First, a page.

Drug Safety

, Volume 16, Issue 1, pp 9–47 | Cite as

Clinical Applications of Commonly Used Contemporary Antidotes

A US Perspective
  • Carol A. Bowden
  • Edward P. Krenzelok
Review Articles Drug Experience


Poisonings are a common problem. In 1995, over 2 million exposures were reported to American poison information centres alone. The majority of poisoning exposures can be treated without major therapeutic intervention. If therapy is indicated, it is usually in the form of gastrointestinal decontamination with activated charcoal, to prevent absorption of the toxin and the subsequent toxicity that may occur.

In a limited number of cases, more aggressive life-support measures may be necessary to treat the adverse effects of poisons. Occasionally, that intervention may include the use of pharmacological antagonists, more commonly referred to as antidotes.

According to the American Association of Poison Control Centers, the most commonly used antidotes are acetylcysteine, naloxone, atropine, deferoxamine (desferrioxamine) and antivenins. Overall, 17 antidotes account for 99% of all antidote use and those agents are reviewed in this article.

With the exception of naloxone, most antidotes have pharmacological effects that are independent of their inherent antidotal properties. Therefore, antidotes should be used judiciously because their pharmacological properties may exacerbate pre-existing toxicity and only in rare circumstances are they used prophylactically. Some antidotes, such as digoxin-specific antigen binding fragments (digoxin immune Fab), are very expensive, and both the risk: benefit ratio and the associated cost should be considered before the antidote is administered.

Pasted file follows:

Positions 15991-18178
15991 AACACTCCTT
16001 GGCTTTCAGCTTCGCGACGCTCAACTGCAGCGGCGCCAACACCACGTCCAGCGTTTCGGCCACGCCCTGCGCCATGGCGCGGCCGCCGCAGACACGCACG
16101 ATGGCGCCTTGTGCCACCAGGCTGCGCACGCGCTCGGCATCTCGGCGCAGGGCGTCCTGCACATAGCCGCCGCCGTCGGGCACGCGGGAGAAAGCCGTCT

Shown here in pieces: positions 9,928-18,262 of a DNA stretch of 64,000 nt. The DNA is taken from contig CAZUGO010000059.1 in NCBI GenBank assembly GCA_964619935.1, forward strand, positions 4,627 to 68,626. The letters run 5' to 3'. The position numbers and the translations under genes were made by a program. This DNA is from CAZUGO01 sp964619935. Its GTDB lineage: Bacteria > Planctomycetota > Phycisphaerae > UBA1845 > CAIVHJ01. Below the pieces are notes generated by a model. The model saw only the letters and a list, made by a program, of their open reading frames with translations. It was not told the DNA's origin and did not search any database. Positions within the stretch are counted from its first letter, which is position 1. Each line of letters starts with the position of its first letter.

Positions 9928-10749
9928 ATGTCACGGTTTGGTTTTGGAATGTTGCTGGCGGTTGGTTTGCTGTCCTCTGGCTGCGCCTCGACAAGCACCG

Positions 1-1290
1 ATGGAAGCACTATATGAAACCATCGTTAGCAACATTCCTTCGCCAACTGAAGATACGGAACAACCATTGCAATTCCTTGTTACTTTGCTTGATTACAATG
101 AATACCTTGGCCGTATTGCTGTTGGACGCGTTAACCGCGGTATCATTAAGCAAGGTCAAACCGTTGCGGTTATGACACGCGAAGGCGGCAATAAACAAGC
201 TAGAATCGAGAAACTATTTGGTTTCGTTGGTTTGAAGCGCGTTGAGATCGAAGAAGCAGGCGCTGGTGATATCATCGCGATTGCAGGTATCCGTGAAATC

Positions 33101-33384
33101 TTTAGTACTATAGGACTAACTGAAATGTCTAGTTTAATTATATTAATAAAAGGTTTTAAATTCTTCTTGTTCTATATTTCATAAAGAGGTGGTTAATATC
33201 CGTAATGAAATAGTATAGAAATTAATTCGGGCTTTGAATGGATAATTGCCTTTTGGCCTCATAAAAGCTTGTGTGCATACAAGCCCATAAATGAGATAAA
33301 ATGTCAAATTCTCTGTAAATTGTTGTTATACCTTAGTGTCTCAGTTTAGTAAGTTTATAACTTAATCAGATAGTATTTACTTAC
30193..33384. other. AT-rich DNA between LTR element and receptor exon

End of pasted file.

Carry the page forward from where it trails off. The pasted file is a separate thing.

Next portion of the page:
The principle aims are to ‘treat the patient, not the poison’ and to do no harm to the patient. Antidotes should be used only when they are indicated and may help a patient.


Naloxone Flumazenil Physostigmine Blood Lead Level Deferoxamine 
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Copyright information

© Adis International Limited 1997

Authors and Affiliations

  • Carol A. Bowden
    • 1
  • Edward P. Krenzelok
    • 2
  1. 1.Pharmacy DepartmentThe Methodist HospitalHoustonUSA
  2. 2.Pittsburgh Poison Center, Children’s Hospital of Pittsburgh, Schools of Pharmacy and MedicineUniversity of PittsburghPittsburghUSA

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